In Texas, a writ of habeas corpus is a court order in which the judge demands a law enforcement agency to produce a detainee for a court hearing. Prosecutors must show that they have a valid reason for detaining the person. If the detention is illegal, the detainee can be released.
People who are detained can petition the court for a writ of habeas corpus. If the petition is granted, the judge will issue the writ and schedule the hearing. Detainees can argue that are being held in violation of the law at this hearing.
Inmates can petition for a writ of habeas corpus after they have been sentenced. Defendants can also petition for a writ while their criminal case is still pending.
The right to petition for a writ of habeas corpus is guaranteed by both the U.S. Constitution and the Texas State Constitution.
1. What is a writ of habeas corpus?
A writ of habeas corpus is a court order for law enforcement to justify a particular detention.
Defendants or inmates can petition for a writ of habeas corpus. In this petition, they ask the judge to review their case. They claim that their detention violates the law.
The judge will set a hearing to make this decision. If the judge agrees that the detention is illegal, the petitioner can be released or their terms of confinement can change.
The right to petition for a writ of habeas corpus is an old one. It has existed since the early Middle Ages. Now, it is a part of the U.S. Constitution1 and the Texas Constitution.2 It is designed to restrict the power of the executive branch. It gives judges the power to require law enforcement to justify an arrest.
The term “habeas corpus” is Latin. It means “you have the body.” In the writ, a judge demands that law enforcement produce a person in their possession.
2. Who can petition for a writ?
In Texas, both inmates and defendants can petition for a writ of habeas corpus.
Inmates are people who have already been convicted of a crime. They are serving jail time. They can petition for a writ of habeas corpus to challenge their detention. They can claim:
- the court that sentenced them did not have jurisdiction,3 or
- they are held captive after being deprived of a fair trial due to a violation of a federal constitutional right.4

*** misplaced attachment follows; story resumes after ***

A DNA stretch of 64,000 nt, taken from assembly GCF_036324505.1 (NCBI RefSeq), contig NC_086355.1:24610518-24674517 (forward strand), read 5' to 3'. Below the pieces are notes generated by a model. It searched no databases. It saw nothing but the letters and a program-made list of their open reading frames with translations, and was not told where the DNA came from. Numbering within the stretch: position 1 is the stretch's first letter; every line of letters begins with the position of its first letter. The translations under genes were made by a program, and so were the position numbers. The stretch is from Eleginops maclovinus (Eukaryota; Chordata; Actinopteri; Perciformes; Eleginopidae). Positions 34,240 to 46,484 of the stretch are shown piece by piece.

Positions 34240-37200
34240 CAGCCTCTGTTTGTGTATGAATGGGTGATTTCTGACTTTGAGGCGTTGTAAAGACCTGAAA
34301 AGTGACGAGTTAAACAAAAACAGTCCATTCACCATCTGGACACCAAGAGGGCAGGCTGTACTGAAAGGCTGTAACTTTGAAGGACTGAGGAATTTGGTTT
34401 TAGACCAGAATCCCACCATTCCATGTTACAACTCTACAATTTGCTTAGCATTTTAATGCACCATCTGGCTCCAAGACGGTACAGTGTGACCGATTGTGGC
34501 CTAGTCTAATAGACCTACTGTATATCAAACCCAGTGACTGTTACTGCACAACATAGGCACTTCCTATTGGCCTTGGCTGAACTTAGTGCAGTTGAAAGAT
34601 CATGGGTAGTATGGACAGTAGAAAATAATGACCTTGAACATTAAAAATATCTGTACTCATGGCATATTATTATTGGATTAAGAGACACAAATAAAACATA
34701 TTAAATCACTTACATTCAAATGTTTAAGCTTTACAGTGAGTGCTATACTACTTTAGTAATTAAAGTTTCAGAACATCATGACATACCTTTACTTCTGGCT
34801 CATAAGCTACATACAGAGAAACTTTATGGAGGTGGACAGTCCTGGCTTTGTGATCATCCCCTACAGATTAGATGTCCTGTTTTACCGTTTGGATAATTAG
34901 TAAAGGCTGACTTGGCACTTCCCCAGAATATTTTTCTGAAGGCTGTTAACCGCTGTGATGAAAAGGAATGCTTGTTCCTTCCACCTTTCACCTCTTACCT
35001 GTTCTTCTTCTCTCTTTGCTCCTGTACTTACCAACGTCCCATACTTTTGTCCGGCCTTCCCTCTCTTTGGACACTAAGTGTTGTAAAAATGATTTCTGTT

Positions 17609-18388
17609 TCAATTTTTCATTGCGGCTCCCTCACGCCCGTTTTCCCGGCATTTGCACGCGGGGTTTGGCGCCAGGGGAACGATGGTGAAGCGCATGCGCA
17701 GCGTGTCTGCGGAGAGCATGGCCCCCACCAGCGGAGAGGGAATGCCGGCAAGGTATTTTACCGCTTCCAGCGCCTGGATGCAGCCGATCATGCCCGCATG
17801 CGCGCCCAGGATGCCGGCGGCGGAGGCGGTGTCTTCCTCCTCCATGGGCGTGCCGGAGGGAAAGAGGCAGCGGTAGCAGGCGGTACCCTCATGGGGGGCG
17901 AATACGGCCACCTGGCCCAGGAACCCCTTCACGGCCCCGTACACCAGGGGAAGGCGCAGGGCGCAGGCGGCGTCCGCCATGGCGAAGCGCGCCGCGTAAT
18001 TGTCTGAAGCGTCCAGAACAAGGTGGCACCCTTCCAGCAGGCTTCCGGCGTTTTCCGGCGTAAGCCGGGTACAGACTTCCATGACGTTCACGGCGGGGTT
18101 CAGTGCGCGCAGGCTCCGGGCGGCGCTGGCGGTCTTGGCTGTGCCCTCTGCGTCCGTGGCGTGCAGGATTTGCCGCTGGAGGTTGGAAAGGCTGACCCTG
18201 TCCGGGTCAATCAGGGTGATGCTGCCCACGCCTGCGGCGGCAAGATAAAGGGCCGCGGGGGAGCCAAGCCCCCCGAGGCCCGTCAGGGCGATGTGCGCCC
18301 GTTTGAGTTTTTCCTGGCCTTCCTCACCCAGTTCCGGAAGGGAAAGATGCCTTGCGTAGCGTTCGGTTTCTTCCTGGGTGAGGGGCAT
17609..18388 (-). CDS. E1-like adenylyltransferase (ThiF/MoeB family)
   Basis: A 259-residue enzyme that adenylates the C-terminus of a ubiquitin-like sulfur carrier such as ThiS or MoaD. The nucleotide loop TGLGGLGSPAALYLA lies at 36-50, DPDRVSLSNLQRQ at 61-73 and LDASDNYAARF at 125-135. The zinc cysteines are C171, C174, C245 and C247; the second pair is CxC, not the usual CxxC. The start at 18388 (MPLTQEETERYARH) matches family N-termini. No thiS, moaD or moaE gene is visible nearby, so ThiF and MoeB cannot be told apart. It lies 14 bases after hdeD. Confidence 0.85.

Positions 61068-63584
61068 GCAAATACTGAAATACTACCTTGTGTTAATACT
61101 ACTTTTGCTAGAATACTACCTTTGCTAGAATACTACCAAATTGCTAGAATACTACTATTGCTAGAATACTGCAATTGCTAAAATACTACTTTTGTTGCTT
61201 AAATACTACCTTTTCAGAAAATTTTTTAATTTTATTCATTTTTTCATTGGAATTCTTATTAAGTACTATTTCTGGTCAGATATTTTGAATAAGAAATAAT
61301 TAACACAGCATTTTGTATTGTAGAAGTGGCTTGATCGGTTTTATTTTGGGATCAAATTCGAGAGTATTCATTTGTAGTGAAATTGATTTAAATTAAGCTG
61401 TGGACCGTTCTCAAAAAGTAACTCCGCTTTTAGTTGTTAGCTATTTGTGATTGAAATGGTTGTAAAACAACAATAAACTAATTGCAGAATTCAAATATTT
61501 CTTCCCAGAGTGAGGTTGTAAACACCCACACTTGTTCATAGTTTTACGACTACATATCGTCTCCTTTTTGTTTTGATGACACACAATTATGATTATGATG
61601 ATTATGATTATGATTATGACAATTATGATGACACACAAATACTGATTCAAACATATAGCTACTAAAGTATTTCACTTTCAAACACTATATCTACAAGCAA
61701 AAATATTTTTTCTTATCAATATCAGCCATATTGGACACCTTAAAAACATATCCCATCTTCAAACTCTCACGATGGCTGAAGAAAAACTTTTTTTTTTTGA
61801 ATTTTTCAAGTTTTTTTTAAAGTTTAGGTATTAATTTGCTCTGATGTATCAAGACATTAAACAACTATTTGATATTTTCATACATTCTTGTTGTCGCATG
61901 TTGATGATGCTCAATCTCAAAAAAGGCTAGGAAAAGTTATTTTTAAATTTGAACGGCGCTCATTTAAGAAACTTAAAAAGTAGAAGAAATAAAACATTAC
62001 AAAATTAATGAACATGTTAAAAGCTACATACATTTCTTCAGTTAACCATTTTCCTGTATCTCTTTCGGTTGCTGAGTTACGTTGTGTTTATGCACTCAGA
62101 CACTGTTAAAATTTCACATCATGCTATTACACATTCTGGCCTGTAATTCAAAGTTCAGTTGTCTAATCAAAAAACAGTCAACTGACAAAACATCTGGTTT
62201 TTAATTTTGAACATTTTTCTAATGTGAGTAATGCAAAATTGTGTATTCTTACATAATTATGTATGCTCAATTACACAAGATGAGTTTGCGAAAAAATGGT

Defendants can also petition for a writ of habeas corpus if they are in custody for a pending charge. They can claim that the detention violates their rights. Those rights include:
- the Double Jeopardy clause,5
- excessive bail,6 or
- mandatory detention maximums for alleged probation violations.7
Defendants do not need to physically be in jail to petition for a writ of habeas corpus.8
3. What is the petition process?
The process for writs of habeas corpus depends on whether it is being pursued in federal court9 or in a Texas state court.10 People can apply for a federal writ of habeas corpus, even if they are held by state law enforcement.11
The petition process also changes based on:
- the nature of the conviction or criminal charge,12 and
- the stage of the criminal proceeding.13
If filed in a Texas state court, the petition is a sworn document that has to include:
- a statement that the petitioner is being held illegally,
- names or descriptions of the people or agencies detaining the petitioner,
- a copy of the detainment order, if possible, and
- a request for a writ of habeas corpus.14
4. What happens at the hearing?
When a judge grants a petition for habeas corpus, he or she will schedule a hearing.
At the hearing, prosecutors will have to explain why the detention is justified. The defendant or inmate will argue that the detention is illegal or violates their rights.
If the judge decides that there is no legal cause for the detention, the petitioner can be released.15
- U.S. Constitution Article 1, Section 9 (“The privilege of the writ of habeas corpus shall not be suspended, unless when in cases of rebellion or invasion the public safety may require it”).
- Texas Constitution Article 1, Section 12 (“The writ of habeas corpus is a writ of right, and shall never be suspended. The Legislature shall enact laws to render the remedy speedy and effectual”).
- Ex Parte Young, 418 S.W.2d 824 (Tex. Crim. App. 1967).
- Stone v. Powell, 96 S.Ct. 3037 (1976).
- Ex Parte Robinson, 641 S.W.2d 552 (Tex. Crim. App. 1982).
- Texas Code of Criminal Procedure 11.24.
- Ex Parte Trillo, 540 S.W.2d 728 (1976) (defendant was held past the 20-day limit for detentions for an alleged probation violation).
- Hensley v. Municipal Court, 93 S.Ct. 1571 (1973).
- 28 U.S.C. 2241 et seq.
- Texas Code of Criminal Procedure 11.01 et seq.
- 28 U.S.C. 2254.
- Compare Texas Code of Criminal Procedure 11.07 (convictions not involving the death penalty) with 11.071 (death penalty convictions).
- Compare Texas Code of Criminal Procedure 11.07, 11.071, and 11.072 (convictions) with 11.08 and 11.09 (charges).
- Texas Code of Criminal Procedure 11.14.
- Texas Code of Criminal Procedure 11.40.